Super Mario Odyssey review for Nintendo Switch

Platform: Nintendo Switch
Publisher: Nintendo
Developer: Nintendo EPD
Medium: Cartridge/Digital
Players: 1-2
Online: Leaderboards

Graduating from college with full honors, marrying your high school sweetheart, playing that first paying gig with your band and witnessing the birth of your firstborn, these would all be considered defining moments an individual?s life. Granted, I can?t say I?ve experience any of the aforementioned events, but I could say Nintendo allowed me to experience something just as comparable. I took control of their iconic plumber and threw his hat at a frog, ?capturing? it and forcing it to do my bidding. Questions begin to race through my mind, How does it work? What happens to the mind of host? Is this ethical way for a hero to act? Why does the possession stop when I walk through a doorway? None of these inquiries really matter because I?m going on yet another grand adventure with Mario once again.

The action starts in the skies of the Mushroom Kingdom, on one of Bowser?s iconic dirigible. What seemed like a routine fight between these eternal rivals, had a tinge of something out of the ordinary. Bowser was clad in a stylish white tuxedo, something we?ve never seen him do in his many numerous appearances in video games, managed to knock Mario off his ship with a hat toss that would make Oddjob proud. Bowser declares victory, stomps on Mario?s hat for good measure before the wind blows it away. To add insult to injury the hat crosses paths with the ship?s propeller shredding it into ribbons. As the ship moves towards the horizon, we see a hat wearing ghostly figure holding the tattered remains of Mario?s cap.

That figure is revealed to be Cappy, a resident of the Cap Kingdom who rescued Mario. He needs Mario?s help to rescue his sister. Bowser has hired a group of rabbit-like creatures called the Broodals to round up items for his non-consensual wedding to the Princess. Once Mario and his new partner secure a ship, which is aptly named The Odyssey, they are off to rescue their loved ones from Bowser and his band of lagomorph wedding planners.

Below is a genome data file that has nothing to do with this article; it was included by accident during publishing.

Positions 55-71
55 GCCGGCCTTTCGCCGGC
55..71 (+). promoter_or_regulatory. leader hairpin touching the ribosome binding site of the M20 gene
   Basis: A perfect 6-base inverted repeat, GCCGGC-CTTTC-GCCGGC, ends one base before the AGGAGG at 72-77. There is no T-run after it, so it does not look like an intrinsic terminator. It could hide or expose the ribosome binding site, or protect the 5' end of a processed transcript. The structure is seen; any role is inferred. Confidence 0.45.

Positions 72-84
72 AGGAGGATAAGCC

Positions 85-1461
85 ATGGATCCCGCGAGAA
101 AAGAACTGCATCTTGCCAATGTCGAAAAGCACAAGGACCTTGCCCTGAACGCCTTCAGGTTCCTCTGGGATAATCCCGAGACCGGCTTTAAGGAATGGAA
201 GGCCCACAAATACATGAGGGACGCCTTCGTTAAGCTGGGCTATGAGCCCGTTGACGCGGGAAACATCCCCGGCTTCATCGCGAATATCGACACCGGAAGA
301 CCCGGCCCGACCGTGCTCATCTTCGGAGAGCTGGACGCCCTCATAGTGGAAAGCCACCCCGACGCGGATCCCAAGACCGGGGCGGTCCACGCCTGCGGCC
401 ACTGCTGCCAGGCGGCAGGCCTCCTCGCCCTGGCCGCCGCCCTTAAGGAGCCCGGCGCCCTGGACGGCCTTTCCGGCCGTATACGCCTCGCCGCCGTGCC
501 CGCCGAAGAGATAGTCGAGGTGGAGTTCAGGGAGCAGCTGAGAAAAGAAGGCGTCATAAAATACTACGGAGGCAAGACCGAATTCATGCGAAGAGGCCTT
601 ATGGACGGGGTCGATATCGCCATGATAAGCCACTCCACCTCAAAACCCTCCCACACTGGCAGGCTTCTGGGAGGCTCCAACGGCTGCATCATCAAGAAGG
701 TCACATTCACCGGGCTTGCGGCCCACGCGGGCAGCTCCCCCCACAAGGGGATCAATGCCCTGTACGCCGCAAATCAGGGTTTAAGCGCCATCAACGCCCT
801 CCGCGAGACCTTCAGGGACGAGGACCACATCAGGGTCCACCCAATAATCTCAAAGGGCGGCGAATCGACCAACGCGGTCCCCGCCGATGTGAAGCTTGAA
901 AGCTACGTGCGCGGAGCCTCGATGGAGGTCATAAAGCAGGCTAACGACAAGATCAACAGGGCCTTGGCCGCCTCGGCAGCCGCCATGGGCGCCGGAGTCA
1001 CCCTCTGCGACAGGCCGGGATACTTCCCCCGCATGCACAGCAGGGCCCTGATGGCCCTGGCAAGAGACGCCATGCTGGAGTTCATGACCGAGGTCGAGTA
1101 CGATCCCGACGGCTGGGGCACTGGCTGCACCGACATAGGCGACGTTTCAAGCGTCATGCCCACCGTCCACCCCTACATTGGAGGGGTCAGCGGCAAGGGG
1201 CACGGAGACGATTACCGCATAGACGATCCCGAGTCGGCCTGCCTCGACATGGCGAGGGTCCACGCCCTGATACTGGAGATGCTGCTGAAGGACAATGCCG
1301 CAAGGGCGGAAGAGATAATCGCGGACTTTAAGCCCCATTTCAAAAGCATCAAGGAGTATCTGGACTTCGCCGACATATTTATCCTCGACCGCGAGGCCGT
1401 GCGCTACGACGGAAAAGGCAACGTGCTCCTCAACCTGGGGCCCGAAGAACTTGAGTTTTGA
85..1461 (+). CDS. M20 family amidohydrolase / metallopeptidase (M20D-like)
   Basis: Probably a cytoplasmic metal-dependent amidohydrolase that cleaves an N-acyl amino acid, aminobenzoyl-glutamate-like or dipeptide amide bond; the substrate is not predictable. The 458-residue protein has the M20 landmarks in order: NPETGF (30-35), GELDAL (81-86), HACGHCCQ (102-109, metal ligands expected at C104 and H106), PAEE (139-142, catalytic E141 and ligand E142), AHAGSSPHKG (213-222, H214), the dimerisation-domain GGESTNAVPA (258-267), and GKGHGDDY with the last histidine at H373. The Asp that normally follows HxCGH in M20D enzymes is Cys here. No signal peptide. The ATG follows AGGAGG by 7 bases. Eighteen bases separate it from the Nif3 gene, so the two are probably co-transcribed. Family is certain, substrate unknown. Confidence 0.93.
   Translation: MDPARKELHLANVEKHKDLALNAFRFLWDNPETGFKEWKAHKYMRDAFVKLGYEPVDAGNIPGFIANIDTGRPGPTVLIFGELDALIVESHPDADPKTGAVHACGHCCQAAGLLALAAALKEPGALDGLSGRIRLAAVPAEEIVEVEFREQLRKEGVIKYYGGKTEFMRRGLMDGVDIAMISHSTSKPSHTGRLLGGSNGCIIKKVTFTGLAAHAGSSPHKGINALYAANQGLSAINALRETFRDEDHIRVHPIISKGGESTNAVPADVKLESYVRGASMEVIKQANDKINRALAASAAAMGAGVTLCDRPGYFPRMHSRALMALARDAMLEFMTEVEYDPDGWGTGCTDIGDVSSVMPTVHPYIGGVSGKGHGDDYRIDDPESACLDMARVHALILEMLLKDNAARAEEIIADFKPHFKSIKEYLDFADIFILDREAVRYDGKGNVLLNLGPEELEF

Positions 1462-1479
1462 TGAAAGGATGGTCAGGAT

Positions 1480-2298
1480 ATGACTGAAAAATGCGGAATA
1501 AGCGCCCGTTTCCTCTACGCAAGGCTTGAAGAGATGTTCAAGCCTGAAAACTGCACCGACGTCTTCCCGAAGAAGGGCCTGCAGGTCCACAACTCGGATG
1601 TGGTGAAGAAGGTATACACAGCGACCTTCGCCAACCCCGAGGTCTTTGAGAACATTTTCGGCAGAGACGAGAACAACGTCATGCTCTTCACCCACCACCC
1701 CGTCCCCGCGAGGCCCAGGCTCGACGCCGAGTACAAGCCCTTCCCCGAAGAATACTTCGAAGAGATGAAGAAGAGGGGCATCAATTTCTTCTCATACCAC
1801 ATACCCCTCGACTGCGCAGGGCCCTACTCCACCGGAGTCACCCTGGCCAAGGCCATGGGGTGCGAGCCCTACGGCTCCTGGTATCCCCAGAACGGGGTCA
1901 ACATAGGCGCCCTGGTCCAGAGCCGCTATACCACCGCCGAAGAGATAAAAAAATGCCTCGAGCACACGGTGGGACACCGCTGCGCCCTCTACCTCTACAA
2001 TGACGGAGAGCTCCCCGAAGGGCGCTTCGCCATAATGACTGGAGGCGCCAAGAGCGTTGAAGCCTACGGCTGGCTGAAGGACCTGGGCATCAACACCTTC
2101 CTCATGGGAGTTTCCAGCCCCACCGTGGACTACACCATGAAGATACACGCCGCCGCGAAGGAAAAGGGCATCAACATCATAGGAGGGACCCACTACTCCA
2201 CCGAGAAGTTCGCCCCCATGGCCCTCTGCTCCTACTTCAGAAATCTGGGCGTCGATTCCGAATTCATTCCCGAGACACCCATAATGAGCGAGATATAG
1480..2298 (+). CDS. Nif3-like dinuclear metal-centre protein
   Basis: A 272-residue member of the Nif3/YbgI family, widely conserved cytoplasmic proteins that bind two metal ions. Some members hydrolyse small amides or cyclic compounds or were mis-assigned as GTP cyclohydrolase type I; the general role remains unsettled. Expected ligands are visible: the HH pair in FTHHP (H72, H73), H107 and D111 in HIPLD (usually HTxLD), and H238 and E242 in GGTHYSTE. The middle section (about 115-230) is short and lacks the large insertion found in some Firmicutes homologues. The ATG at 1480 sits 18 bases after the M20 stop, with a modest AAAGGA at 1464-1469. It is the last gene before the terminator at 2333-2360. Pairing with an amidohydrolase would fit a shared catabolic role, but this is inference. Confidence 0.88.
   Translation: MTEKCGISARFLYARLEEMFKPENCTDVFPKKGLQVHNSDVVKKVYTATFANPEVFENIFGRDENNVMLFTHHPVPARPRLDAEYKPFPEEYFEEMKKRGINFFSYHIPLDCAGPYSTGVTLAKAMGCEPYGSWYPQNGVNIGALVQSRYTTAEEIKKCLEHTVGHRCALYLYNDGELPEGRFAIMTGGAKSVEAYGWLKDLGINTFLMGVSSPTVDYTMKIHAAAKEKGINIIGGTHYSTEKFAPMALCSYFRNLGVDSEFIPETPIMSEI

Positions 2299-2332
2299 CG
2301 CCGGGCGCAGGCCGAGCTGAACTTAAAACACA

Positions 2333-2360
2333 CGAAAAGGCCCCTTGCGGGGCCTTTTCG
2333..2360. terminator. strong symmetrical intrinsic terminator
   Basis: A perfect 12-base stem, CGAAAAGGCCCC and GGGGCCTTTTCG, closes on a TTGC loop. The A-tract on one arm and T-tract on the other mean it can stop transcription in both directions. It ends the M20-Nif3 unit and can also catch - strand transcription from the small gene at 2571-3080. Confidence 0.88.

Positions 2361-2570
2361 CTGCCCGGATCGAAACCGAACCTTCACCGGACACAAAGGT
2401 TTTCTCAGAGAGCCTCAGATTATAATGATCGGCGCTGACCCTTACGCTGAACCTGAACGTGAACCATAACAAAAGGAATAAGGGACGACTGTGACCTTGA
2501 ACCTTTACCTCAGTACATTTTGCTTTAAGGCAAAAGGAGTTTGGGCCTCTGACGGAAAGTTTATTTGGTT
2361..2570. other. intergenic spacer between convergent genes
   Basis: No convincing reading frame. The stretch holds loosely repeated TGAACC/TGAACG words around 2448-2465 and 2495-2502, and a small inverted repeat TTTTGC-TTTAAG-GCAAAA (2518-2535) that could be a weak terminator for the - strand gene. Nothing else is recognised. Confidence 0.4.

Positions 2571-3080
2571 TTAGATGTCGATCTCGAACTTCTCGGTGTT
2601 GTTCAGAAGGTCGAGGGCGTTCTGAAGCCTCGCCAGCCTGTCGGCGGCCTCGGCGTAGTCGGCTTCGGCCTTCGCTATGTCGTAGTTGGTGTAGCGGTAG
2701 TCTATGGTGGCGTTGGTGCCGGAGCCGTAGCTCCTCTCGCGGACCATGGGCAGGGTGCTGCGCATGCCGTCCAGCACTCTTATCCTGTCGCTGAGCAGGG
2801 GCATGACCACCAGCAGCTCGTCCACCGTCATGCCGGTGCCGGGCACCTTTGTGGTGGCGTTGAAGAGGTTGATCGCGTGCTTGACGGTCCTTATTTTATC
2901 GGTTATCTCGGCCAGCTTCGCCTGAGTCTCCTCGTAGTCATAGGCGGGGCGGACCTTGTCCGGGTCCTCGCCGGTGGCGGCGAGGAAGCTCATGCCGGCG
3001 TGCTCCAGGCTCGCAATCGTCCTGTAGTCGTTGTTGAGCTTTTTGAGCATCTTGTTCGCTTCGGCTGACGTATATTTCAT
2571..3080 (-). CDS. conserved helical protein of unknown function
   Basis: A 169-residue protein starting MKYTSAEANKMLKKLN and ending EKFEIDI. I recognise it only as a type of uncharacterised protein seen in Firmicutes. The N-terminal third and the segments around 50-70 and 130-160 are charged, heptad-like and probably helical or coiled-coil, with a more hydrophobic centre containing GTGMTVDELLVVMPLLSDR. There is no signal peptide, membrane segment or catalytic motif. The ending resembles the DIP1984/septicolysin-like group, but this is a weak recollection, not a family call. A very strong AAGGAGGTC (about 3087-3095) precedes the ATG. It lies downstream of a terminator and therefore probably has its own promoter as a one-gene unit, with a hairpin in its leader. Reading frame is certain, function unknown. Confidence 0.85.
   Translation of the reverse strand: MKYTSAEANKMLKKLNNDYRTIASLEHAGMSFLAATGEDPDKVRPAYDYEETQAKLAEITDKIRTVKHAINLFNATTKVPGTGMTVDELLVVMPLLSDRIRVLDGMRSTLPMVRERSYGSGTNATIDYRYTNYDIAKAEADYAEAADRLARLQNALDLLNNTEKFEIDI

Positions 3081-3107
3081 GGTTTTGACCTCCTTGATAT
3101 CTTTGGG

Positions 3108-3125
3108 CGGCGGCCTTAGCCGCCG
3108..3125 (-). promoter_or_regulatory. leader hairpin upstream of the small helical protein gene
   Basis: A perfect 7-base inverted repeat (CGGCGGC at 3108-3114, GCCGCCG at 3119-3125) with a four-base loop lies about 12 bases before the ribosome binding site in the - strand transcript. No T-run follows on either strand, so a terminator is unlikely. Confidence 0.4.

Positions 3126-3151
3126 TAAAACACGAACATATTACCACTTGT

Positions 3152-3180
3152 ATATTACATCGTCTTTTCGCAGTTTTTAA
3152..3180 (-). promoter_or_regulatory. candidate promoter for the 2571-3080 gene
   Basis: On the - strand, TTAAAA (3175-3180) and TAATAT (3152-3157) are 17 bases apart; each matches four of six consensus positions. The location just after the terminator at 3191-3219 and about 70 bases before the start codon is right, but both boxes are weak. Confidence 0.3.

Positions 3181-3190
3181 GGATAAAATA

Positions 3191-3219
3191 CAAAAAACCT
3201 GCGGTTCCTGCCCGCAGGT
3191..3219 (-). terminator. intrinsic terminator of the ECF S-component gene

Being a mainline 3D Mario game, this title is broken up into fourteen hub worlds, your object is to collect Power Moons hidden around these worlds. With enough of these moons, you will be able to power the Odyssey to fly to other kingdoms. Missions types are culled from various titles in the 3D Mario line, these include exploration missions, boss fights, platforming challenges with and without the game?s gimmick.

Speaking of gimmick…unlike the controversial F.L.U.D.D. from Super Mario Sunshine, Cappy does not feel tacked onto the title. Cappy?s ability to capture certain creatures and put them under Mario?s control is extremely versatile and ensures that no two worlds play the same. In addition to the capturing ability, Cappy can also be used as an aid in traversal,  collecting items and even cleaning up poison puddles left on the floor by enemies. Cappy feels more like a partner than F.L.U.D.D. as Cappy will provide commentary as well as hints to the player through the title. If the player is feeling adventurous, they can even hand over control of Cappy to a second player, which I?m sure will most likely result in a lot of frustration.

The non-motion controls in Odyssey are intuitive and feel great. In fact the first thing I did when I got control of Mario was to see how many of his 3D moveset was left intact. To my surprise and glee a majority of it was left intact. The motion controls can be flaky at times. The spin throw can be hit or miss, usually resulting in an upward or downward throw. The upward and downward throw are purely motion only moves, which means if your preferred method to play is portable it is unlikely you use them. The spin throw has a non-motion input, but this isn?t listed in the action guide. However not being able to utilize these moves will not hinder your ability to complete the game.

The presentation of the game is fantastic, each world is unique and full of charming citizens. These creatures range from the mundane like the people of New Donk City to the surreal like the fork-like citizens of Luncheon Kingdom. My personal favorite were Steam Gardeners of the Wooded Kingdom. They look like watering cans with a rusted, well worn look. The dialog they output is very mechanical, yet oddly charming. The ability to customize Mario?s wardrobe is purely aesthetic, but the sheer amount of fanservice found in them, makes me want to unlock it all. Amiibo functionality is alright, they help place a maker of an undiscovered power moon. The three ?wedding? adds a set costumes in addition to the standard functionality. The music is pretty memorable, and the sound effects are effective. The clank of a chain chomp?s chain to the sounds of footfalls on the desert sand definitely help breath life into the world.

This latest entry to Mario certainly helps prove that single player experiences still have a place in an industry where games as a service seems to be the norm. I managed complete the game in about 20-30 hours, a robust post-game will keep the me coming back for more. Coupled with Legend of Zelda Breath of the Wild, it looks like Nintendo will need to clear some shelf space when end of the year awards are named by the gaming press. If you don?t have a Switch, I?d encourage you to get one immediately before the holiday rush begins. This is an experience you should not sit on.

Grade: A